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Compete for top IT candidates with a winning Employee Value Proposition

February 16, 2015 | By Lisa Dare, TEKsystems Digital Content Strategist

two professionals sitting across from each other at a table and laughing

Competing in a crowded field

Picture this: You're a job seeker with in-demand skills perusing hundreds of openings in your field. Do you decide which positions to apply for based solely on advertised rates (often not provided) or commuting distance? Or, as a candidate with options, do you want to find a company that matches your interests, cultural affinities and career aspirations?

Marketable candidates—who have the luxury of choosing from many potential employers—want to see details about the companies and jobs advertising. But generic job descriptions, or calls from recruiters without much information, make it difficult to understand why they should pursue certain positions. This is where your Employee Value Proposition (EVP) comes in. But how’s this for a shocking fact? Of the IT leaders TEKsystems polled, only 8 percent strongly agree their company has an effective Employee Value Proposition. 

Being able to clearly describe the ideal employee—and why a job seeker would want to work for your team and your company—is the first step to becoming an attractive employment option.

So what does an effective Employee Value Proposition include?

  • An accurate account of what makes your company unique.  Different companies have different personalities. That’s OK, because different employees prefer different workplace styles. 
  • Career details beyond technical tasks. Job seekers want to know more than what percentage of their day they’ll spend on various tasks. Include details about whom they’ll interact with and how their work will contribute to company success.
  • Candidate success traits. Job seekers who identify with the successful person you describe will be more likely to apply. If your company nurtures young talent with potential, loves nonconformists or rewards the reliable folks who work hard every day, say so.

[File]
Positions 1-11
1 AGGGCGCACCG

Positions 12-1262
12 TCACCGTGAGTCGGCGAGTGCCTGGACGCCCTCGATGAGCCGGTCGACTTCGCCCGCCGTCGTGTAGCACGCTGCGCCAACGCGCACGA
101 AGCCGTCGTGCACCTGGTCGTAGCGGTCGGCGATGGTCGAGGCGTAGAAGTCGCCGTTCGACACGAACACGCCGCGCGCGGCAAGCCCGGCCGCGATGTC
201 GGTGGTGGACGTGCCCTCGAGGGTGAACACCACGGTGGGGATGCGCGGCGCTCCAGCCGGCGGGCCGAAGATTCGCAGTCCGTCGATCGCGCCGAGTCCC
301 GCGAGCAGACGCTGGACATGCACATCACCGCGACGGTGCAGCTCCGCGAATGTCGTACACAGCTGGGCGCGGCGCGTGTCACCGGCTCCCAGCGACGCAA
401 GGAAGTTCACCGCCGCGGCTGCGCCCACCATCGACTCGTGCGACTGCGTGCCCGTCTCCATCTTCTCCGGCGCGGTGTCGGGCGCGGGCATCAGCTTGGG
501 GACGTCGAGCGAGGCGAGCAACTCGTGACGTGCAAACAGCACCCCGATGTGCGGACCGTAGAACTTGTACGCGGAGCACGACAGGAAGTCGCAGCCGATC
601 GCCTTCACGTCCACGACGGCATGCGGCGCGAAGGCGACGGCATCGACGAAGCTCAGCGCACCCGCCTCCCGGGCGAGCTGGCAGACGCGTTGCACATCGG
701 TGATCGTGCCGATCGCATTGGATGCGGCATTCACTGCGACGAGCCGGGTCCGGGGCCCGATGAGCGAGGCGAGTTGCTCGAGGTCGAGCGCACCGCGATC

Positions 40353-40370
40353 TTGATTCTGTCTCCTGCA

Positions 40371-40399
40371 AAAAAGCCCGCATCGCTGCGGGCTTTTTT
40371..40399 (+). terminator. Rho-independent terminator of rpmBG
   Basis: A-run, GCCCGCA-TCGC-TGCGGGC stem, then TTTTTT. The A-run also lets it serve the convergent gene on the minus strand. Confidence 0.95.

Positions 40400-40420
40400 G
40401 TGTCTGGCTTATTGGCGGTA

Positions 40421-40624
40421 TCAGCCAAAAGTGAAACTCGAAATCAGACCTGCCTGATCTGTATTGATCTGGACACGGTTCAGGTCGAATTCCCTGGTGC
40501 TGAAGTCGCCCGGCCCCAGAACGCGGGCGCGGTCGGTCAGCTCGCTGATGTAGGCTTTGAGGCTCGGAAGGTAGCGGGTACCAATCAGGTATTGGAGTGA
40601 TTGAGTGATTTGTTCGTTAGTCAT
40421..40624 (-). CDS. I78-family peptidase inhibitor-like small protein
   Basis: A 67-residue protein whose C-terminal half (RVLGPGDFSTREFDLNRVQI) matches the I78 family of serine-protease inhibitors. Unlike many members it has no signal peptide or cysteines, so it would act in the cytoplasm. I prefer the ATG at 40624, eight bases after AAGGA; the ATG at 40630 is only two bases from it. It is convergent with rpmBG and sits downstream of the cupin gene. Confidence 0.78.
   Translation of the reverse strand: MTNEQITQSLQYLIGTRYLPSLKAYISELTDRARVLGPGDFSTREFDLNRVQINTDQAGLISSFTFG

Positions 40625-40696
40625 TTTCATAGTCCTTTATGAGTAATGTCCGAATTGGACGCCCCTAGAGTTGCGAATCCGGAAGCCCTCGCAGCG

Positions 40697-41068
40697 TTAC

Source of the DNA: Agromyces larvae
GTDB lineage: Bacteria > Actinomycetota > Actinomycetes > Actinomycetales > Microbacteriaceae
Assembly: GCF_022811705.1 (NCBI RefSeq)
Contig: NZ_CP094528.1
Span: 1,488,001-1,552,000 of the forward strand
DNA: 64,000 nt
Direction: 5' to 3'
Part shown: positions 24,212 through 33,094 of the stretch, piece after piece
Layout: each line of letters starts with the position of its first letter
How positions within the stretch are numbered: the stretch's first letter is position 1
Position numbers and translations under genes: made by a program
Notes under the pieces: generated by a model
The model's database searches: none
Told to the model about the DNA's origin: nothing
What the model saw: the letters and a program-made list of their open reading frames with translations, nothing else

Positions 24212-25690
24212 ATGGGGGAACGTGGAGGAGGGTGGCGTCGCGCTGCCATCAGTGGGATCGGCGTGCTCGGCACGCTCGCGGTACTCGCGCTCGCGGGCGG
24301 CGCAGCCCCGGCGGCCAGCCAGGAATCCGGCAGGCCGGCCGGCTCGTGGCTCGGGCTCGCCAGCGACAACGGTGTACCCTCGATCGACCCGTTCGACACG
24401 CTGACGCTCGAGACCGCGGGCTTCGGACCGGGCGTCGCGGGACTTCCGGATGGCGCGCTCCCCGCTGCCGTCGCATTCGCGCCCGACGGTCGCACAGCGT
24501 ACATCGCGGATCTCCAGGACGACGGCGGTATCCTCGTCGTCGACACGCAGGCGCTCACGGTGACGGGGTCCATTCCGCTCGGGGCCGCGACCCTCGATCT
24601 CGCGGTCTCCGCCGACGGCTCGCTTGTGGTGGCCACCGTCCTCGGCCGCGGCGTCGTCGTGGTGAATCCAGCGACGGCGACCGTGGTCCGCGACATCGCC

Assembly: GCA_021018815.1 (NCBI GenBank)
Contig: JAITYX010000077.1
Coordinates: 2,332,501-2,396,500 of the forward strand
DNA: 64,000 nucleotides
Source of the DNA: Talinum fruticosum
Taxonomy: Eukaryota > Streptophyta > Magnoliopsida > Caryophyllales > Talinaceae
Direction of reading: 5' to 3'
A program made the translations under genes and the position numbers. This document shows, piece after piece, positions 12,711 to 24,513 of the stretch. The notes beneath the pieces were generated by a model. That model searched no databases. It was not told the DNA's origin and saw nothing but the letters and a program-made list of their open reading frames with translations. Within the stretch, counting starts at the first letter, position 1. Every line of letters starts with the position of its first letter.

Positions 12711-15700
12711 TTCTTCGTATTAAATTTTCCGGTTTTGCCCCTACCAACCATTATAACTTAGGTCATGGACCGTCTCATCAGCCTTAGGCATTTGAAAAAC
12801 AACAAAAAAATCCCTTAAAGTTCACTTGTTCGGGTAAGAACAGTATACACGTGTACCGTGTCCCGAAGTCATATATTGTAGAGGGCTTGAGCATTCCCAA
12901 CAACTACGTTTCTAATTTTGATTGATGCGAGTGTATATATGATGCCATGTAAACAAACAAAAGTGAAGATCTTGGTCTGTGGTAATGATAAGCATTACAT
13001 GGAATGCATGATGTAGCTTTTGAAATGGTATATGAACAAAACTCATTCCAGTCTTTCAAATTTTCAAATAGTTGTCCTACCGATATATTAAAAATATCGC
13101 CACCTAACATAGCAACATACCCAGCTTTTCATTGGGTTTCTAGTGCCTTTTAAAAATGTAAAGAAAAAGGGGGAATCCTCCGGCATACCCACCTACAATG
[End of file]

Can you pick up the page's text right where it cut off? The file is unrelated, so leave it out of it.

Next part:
• Opportunities for career growth. What is the typical career path? How might the position change and take on increased responsibility? Are there opportunities to customize the role to the job seeker’s interests and talents?
  • Benefits. Sure, potential candidates need to know if you offer health insurance. But bucket the standard info together so you can highlight the places your company stands out: Do you offer work-from-home days (a big plus for many IT pros), rewards like extra vacation time for superior performance, or Friday afternoon barbecues in the summer? These unique perks help paint a pleasant picture of what office life is like, so use this section to show a little personality.  

How can you create an EVP that bests the labor competition?

Just knowing why your company is great won’t get you the top candidates—you have to know what the competition is offering. Your top candidates still want competitive compensation and benefits. Without an accurate gauge of what competitors offer, you’ll struggle to offer a rate that’s neither too high nor too low. You also don’t want to find out that your competition offers half-day Fridays in the summer when you’re bragging about free sodas.

Getting the most value for what you offer

So how do you find out which perks and job attributes potential employees really care about? And how do you keep tabs on the competition? Here's a start: our polling of  IT professionals uncovered some of their top motivations:

  • Opportunities for career development: 81 percent said this is their top priority
  • Compensation
  • Work-life balance
  • Reducing work-related stress (for junior- and mid-level candidates)
  • Cutting-edge work

This general profile might get you started but bear in mind that different roles and different markets vary widely. Do you know who’s hiring in your market? What they’re paying? Workforce trends like retiring and graduating workers or general supply and demand?

To understand your market, you can try networking with the types of IT pros you recruit via user groups or social media. Also keep tabs on your competitors’ job listings but think big: your competitors aren't just your industry peers, but anyone looking for the same roles you are.

If you work with a TEKsystems recruiter or account manager, they can keep you abreast of local market dynamics—they have the support of our robust research division, which provides extensive local market analytics, and they also talk to IT pros all day, every day.

Read how to incorporate your EVP into an effective IT job description. 

Lisa Dare is a marketing writer for TEKsystems who enjoys learning about IT from some of the smartest folks in tech. She frequently blogs about IT career advice and the lighter side of technology, and on her off days loves to kayak and play with her toddler son.

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